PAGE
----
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Which is the best online classes for learning photography?

Discussion in 'Beginner's Corner' started by ramiro, Nov 15, 2011.

  1. ramiro

    ramiro Member

    Which is the best online classes for learning photography? Whats the better option learning it online or assisting some professional photographer?
  2. Fen

    Fen The Destroyer

    I would say neither.

    You won't get to assist a pro until you have some proof that you know one end of a camera from the other and how everything works as well as knowing about aperture and shutter related stuff.

    Online is probably a good place to find examples and tutorials for different types of photography, but nothing beats actually getting out there with a camera and a bunch of like minded people and taking photographs.

    I would suggest looking at local colleges for part-time or short courses on photography. Not only will you have someone who can help and teach you the basics, but there will be others on the course in the same situation as yourself which may give you opportunities to go out shooting with them.

    Also, AP has it's own courses as well - http://www.amateurphotographer.co.uk/spi/
  3. lpts1

    lpts1 New Member

    I’m currently studying this distance learning course – http://www.inst.org/photography-courses/become.htm.

    So far I’ve found it enjoyable and I’m finding my tutor a good source of information.

    I think it depends on how you approach learning. If you’re very self-motivated and can work mainly in isolation, then online courses are a good option.

    I hope you find what you're looking for :)
  4. KarenS

    KarenS Online Manager

    Thanks for the plug Fen! We've just upgraded our new SPI photography couses site actually a few days ago so glad to have an opportunity to give it a mention: http://www.spi-photography-courses.com/

    Would love any feedback anyone has!

    Our courses are £299 for the longer ones or £79 for shorter more focused courses so they're a lot cheaper than that other company ;)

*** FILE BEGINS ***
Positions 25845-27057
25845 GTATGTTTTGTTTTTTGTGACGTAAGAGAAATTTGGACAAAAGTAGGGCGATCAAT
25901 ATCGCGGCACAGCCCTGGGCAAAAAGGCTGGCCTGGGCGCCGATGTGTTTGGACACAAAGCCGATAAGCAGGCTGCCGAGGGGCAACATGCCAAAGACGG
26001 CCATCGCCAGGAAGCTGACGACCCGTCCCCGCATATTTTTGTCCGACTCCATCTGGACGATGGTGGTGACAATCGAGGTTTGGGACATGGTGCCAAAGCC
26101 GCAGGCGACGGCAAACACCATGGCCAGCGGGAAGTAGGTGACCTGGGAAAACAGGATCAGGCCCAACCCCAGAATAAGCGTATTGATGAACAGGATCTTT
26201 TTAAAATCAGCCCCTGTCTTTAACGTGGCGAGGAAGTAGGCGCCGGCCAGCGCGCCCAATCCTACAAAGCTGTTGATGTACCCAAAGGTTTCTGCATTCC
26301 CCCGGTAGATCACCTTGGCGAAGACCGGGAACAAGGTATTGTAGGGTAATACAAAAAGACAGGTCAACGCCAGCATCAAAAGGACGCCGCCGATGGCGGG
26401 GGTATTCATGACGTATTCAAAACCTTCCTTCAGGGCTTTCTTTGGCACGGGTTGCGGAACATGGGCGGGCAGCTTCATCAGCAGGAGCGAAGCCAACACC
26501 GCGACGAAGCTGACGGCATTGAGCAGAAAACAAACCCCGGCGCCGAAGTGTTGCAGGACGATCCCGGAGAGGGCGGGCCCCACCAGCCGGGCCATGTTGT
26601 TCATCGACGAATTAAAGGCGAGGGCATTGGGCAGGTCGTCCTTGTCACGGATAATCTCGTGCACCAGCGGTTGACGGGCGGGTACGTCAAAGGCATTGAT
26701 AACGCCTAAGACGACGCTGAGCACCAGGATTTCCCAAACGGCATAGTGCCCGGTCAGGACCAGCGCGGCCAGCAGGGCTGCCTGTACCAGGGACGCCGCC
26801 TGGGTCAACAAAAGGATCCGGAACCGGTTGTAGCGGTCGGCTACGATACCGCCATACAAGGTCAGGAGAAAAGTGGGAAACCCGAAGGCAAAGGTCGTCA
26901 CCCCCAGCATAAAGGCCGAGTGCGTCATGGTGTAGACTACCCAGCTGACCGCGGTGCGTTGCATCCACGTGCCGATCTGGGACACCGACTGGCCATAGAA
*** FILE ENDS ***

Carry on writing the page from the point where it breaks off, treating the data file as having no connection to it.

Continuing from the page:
5. Alex1994

    Alex1994 Well-Known Member

    And you can buy Adobe Photoshop CS5 Extended for £250 including VAT!
  6. Rushfan

    Rushfan Well-Known Member

    Get some inspiration - check out all the photographers (classic and contemporary) you can and find one you really like and might want to emulate. Then research what they shot and how - then have a go. A REAL go. You don't have to buy a 10x8 field camera to TRY to shoot like Ansel Adams or Edward Weston but you do have to know why they shot as they did before you've a hope of getting any results remotely similar.

    If you get the chance to work with (or for) a pro, then that can be a good option but you'll end up making a lot of tea and coffee and sweeping up. So long as you're there to learn the art as well as being a dogsbody, that's fine - we all have to start somewhere. If you don't get to learn, then what's in it for you?

    Once you've started to put a portfolio together, do the leg work. Get it in front of as many agencies / galleries and potential buyers as you can.

    If you want to be a pro, then good luck as it must be a hell of a tough gig these days. I did some wedding and portrait shooting in the early 80's as a weekend and evenings "second string" to my chosen career. However, I didn't have the desire to be a full-time pro in those days.
  7. ramiro

    ramiro Member

    Phew! been a while since I updated the post here!

    Actually, I must admit - the bit about helping out a pro... I did kinda think "I should be so lucky!" (Nooo, I am not a kylie fan!)

    Seriously though guys, thanks for your input. I contacted my local college, but to be honest, hummm, how can I be polite about this? I didn't like what they were offering, let's just say that!

    I think I will stick to being in awe of the pro's, maybe enter some local contests? I did think about trying to send some photo's in to magazines or local papers, if I can get myself in the right place, at the right time (a friend of mine is a travel journalist, and recommended I start like that, to get known).

    Anyway, thanks again guy!

  8. Snorri

    Snorri Well-Known Member

    You can always upload some photos here, you would get lots of tips and tricks.
  9. Barney

    Barney Well-Known Member

    The real answer is that without knowing you no-one can tell you what the best way for you to learn is.

    I don't agree with Fen, I think going out with a bunch of other photographers is a terrible idea. Too many photographers fall into the category of 'a little knowledge is a dangerous thing' and you;re as likely to pick up a load of misinformation and skewed ideas as you are to learn the genuinely useful stuff, basically because few photographers have been taught that themselves.

    I find learning online an excellent way of discovering new techniques and inspiration. YouTube is the obvious first port of call, just search for what you're interested in. Be prepared for adenoid teenagers 'uhming' and 'ahing' their way through excruciatingly poor tutorials, but amidst all the dross are some real gems.

    As for learning from a pro, why not? I took a young lad out with me on a pro shoot not that long ago. I didn't expect him to assist just let him come along, had a good chat about the business of photography on the drive to and from the shoot and let him just watch how I worked. If you don;t ask you'll never know, so look for some pro photographers in your local area whose work you really admire and contact them.
  10. johnmathew

    johnmathew New Member

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